NASA to equip International Space Station with frikkin lasers (for comms)

Why, what did you think they were for?

US space agency NASA plans to run a technology demonstration for space lasers using the International Space Station next month, to test how this could be used to transmit terabytes of data back from science and exploration missions.

According to NASA, this demonstration will form the agency's first bi-directional, end-to-end laser communications relay by working with an existing laser-based satellite to communicate with a research laboratory back on Earth.

The ultimate goal of this and other laser demonstrations is to integrate laser communications as a capability within NASA's space communications networks, the Near Space Network and Deep Space Network, the agency said.

This current project involves fitting the space station with a module known as ILLUMA-T, which in the grand tradition of unworkable acronyms is claimed to stand for Integrated Laser Communications Relay Demonstration Low Earth Orbit User Modem and Amplifier Terminal.

The business end of ILLUMA-T is comprised of a telescope and two-axis gimbal which allows it to track the LCRD satellite in geosynchronous orbit. This optical module is described as being the size of a microwave, while the entire unit is comparable to a standard refrigerator.

LCRD, or Laser Communications Relay Demonstration, was launched in December 2021 and is currently being used to test laser communications from geosynchronous orbit by transmitting data between two ground stations on Earth in a series of experiments, NASA said.

The idea of the demonstration is for ILLUMA-T to beam data from the space station to LCRD at 1.2 Gbps, and LCRD will then relay the data down to optical ground stations in either California or Hawaii. From there, the data is transmitted to the LCRD Mission Operations Center in New Mexico, before finally being forwarded to the ILLUMA-T ground operations team at NASA's Goddard Space Flight Center in Greenbelt, Maryland.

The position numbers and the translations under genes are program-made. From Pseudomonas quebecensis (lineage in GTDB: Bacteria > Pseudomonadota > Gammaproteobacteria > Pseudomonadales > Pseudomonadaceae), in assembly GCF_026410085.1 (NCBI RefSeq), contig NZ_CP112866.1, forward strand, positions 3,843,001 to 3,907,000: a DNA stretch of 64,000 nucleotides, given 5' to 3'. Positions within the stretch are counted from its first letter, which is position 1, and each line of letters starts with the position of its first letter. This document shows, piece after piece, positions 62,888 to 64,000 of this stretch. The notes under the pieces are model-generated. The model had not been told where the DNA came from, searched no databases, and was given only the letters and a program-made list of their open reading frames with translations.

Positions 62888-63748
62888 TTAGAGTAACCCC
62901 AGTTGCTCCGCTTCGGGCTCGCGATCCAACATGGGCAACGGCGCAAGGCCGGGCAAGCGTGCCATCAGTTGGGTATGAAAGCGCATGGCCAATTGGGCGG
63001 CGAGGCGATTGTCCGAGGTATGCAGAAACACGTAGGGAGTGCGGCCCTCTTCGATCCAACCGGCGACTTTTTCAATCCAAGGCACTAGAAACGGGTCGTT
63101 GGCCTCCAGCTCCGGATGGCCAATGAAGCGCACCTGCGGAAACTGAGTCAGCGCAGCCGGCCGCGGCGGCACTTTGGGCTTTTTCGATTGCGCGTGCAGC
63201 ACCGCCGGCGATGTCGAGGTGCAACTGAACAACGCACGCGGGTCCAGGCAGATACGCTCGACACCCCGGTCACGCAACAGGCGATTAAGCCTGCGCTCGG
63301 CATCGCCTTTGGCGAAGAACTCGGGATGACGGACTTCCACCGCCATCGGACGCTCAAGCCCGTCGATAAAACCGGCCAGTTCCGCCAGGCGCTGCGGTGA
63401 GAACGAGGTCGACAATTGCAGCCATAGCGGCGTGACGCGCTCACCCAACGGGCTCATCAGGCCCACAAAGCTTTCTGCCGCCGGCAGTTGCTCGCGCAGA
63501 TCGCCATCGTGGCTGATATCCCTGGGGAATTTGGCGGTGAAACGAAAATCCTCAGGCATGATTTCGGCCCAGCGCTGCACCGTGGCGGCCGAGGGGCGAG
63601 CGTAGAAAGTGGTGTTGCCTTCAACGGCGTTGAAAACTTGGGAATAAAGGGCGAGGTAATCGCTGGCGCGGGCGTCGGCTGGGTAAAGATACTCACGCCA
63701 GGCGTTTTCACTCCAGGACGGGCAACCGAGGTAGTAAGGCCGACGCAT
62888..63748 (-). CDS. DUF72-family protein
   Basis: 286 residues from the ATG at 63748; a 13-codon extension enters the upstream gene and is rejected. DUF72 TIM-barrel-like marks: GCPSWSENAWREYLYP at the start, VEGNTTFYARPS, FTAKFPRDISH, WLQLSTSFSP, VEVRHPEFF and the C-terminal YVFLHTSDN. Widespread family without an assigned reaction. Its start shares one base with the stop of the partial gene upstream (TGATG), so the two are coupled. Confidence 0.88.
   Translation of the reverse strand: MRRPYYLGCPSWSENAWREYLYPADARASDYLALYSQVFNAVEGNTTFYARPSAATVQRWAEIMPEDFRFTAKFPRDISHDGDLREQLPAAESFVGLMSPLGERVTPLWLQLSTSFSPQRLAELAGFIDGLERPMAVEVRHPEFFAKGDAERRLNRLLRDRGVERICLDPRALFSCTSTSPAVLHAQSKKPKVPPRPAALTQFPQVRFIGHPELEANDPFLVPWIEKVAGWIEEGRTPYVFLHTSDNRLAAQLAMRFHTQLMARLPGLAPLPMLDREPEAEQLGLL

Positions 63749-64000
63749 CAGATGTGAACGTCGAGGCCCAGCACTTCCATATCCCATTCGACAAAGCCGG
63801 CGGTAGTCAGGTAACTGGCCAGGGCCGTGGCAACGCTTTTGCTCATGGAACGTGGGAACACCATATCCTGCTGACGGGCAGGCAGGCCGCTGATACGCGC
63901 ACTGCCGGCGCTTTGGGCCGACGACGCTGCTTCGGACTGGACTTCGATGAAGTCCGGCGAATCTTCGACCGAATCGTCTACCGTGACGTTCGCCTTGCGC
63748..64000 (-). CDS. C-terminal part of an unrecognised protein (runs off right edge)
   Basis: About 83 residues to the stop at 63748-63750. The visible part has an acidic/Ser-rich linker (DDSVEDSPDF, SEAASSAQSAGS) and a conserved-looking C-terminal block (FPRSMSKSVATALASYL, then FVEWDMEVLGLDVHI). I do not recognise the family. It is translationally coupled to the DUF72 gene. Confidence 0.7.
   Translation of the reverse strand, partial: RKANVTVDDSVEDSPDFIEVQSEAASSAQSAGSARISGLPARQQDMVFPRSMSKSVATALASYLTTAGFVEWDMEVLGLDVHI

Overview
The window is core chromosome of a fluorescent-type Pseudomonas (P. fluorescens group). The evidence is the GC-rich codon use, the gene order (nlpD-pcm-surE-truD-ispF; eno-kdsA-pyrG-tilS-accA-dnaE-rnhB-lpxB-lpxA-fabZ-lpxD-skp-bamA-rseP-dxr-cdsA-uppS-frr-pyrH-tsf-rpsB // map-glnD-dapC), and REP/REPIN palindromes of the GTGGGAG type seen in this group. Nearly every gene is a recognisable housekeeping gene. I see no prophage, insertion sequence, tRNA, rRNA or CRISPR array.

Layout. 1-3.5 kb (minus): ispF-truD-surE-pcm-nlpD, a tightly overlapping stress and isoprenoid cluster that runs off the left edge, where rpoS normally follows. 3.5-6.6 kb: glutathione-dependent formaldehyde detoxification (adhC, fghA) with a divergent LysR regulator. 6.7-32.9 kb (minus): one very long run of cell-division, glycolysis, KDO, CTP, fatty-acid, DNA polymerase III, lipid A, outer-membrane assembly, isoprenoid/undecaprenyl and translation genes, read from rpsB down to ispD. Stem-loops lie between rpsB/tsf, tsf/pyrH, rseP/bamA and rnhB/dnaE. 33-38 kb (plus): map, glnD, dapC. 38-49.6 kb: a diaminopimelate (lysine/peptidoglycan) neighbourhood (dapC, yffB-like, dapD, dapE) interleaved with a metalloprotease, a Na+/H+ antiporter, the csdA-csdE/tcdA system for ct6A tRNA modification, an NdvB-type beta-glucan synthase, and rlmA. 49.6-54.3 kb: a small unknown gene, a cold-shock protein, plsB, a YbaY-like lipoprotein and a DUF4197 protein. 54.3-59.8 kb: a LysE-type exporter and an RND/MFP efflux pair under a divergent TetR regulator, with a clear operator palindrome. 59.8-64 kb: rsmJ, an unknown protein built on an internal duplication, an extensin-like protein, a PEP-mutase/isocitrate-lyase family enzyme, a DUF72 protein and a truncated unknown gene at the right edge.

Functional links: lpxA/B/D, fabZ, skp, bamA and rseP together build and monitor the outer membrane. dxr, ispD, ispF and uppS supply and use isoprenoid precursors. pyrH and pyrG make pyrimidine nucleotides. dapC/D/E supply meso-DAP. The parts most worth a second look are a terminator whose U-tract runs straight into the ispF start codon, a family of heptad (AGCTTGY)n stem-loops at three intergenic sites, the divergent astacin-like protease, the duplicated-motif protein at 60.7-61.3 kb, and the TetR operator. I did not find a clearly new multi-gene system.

Engineers at Goddard are set to "determine if the data sent through this end-to-end relay process is accurate and of high-quality," which presumably means checking whether the signal-to-noise ratio is good enough to make this a viable communications link for receiving data from space-borne experiments.

If all goes well, ILLUMA-T could become an operational part of the space station and substantially increase the volume of data that can be transmitted to and from the orbiting laboratory, NASA claimed.

Communications with the space station are typically via the Tracking and Data Relay Satellite (TDRS) network, which use radio signals to send data back, with the most recent generation of satellites offering ground reception rates of 6 Mbps in the S-band and 800 Mbps in the Ku- and Ka-bands.

According to, ILLUMA-T is set to be lofted to orbit aboard a Cargo Dragon spacecraft as a part of SpaceX's CRS-29 resupply mission, currently scheduled for November 5.

Earlier this year, the space agency announced another laser trial, the Deep Space Optical Communications (DSOC) experiment, which it was hoped might one day be used for high-speed communications with missions on Mars.

NASA is not the only organization using lasers for space communications. SpaceX's Starlink satellite broadband service uses lasers for mesh network links between satellites that are claimed to be able to transfer data at up to 100 Gbps.

Northumbria University in the UK is also working on a laser communication system for small satellites designed with hardware the size of miniature CubeSats in mind, and is hoping to test this with a pair of prototype satellites in 2025. ®

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